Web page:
Hundreds of people will find out they have dementia this year without the security of free personal care because of the Frank’s Law delay.
There will be 632 diagnoses of dementia-related illnesses for under-65s in 2018, according to official government estimates.
The trauma of diagnosis will be compounded by money worries for many patients and families as the extension of free care is not being rolled out until April 2019.
Amanda Kopel, who led the successful campaign to abolish charges for those with debilitating illnesses, said it is “disgraceful” the Scottish Government is holding back on implementation when some will not survive until next year.
There are 9,000 under-65s in Scotland who have Alzheimer’s and related conditions.
Miles Briggs, for the Scottish Conservatives, said: “Frank’s Law is needed today, it was needed yesterday. A delay of more than 18 months just isn’t good enough.
“For many 2019 will be too late and they will sadly die without the support in place and the dignity and respect they deserve.
“That is why Scottish Conservatives are calling on the SNP Scottish Government to commit to introducing Frank’s Law in 2018.”
The campaign, which is backed by The Courier, was fought in recognition of Frank Kopel, the Dundee United footballer whose dementia claimed his life in 2014.
His family struggled to pay for his care because he was under 65 for most of his illness. Frank died shortly after becoming entitled to free care.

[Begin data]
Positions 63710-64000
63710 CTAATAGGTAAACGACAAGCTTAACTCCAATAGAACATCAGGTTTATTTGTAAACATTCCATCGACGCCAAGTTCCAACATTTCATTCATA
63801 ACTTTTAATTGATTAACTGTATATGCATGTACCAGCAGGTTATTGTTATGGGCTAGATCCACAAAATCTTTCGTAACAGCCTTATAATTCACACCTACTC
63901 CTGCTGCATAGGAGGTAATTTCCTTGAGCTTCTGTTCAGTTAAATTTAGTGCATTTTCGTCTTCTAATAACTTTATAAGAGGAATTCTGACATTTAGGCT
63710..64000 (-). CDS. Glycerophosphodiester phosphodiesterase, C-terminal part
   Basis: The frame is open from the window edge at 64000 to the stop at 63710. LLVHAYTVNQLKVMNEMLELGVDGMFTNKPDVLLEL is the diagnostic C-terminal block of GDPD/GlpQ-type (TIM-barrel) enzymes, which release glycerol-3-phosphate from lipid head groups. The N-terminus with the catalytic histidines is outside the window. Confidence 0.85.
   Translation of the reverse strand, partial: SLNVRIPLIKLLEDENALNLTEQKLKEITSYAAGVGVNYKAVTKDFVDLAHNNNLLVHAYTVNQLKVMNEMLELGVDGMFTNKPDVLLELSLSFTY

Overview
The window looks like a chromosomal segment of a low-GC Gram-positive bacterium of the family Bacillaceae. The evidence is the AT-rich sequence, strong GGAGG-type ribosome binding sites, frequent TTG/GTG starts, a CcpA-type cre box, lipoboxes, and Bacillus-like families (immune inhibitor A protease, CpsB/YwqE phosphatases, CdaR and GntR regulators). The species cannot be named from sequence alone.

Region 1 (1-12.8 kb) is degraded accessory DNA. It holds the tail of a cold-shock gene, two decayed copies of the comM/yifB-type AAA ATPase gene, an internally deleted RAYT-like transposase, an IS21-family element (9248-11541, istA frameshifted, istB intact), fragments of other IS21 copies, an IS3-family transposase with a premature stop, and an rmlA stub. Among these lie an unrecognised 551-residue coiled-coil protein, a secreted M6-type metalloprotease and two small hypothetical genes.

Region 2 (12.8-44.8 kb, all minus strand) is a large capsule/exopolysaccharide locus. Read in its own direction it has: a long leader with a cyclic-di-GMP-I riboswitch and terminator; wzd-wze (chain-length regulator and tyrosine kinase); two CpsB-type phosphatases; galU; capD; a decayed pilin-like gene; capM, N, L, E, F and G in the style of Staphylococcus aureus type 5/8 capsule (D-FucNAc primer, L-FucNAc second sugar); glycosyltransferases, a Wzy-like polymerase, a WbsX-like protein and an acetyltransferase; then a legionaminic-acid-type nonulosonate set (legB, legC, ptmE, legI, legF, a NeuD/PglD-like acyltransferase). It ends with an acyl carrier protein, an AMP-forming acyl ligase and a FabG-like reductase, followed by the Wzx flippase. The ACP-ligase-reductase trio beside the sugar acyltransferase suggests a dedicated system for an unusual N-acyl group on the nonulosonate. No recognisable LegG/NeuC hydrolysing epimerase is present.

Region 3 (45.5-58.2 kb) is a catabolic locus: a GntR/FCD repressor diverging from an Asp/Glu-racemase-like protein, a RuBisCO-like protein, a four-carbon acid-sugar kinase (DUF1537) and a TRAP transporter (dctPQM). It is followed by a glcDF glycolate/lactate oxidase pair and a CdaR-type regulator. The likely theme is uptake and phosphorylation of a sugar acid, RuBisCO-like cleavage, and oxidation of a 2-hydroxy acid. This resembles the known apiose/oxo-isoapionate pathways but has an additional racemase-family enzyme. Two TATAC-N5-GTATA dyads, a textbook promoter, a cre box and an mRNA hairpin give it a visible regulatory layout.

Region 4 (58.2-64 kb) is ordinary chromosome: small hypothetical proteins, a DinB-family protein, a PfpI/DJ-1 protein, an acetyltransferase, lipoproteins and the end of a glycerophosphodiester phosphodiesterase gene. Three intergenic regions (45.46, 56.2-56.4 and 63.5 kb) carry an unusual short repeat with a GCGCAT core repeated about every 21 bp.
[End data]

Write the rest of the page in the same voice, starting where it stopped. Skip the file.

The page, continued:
In September, Nicola Sturgeon said they would bring in Frank’s Law, but officials later revealed it would not be up and running until the start of 2019/20.
Mrs Kopel said: “I am asking, I am begging and I am pleading for Frank’s Law to be brought forward and implemented in 2018.
“It is disgraceful that the Scottish Government is waiting till 2019 to implement Frank’s Law, when it is feasible and affordable to implement it in 2018.
“They have had enough time to put it in place.”
Health Secretary Shona Robison said time is needed to set up an effective system that is also fair to patients who already receive free care.
“This lead-in time will enable us to work with partners to shape implementation, enable assessment processes to separate personal and non-personal care to be set up, and the necessary legislative and guidance changes put in place,” she added.
“Perhaps most importantly, working with local government and others to build up care capacity of properly qualified staff, so that no-one who is currently receiving care sees that diminished.”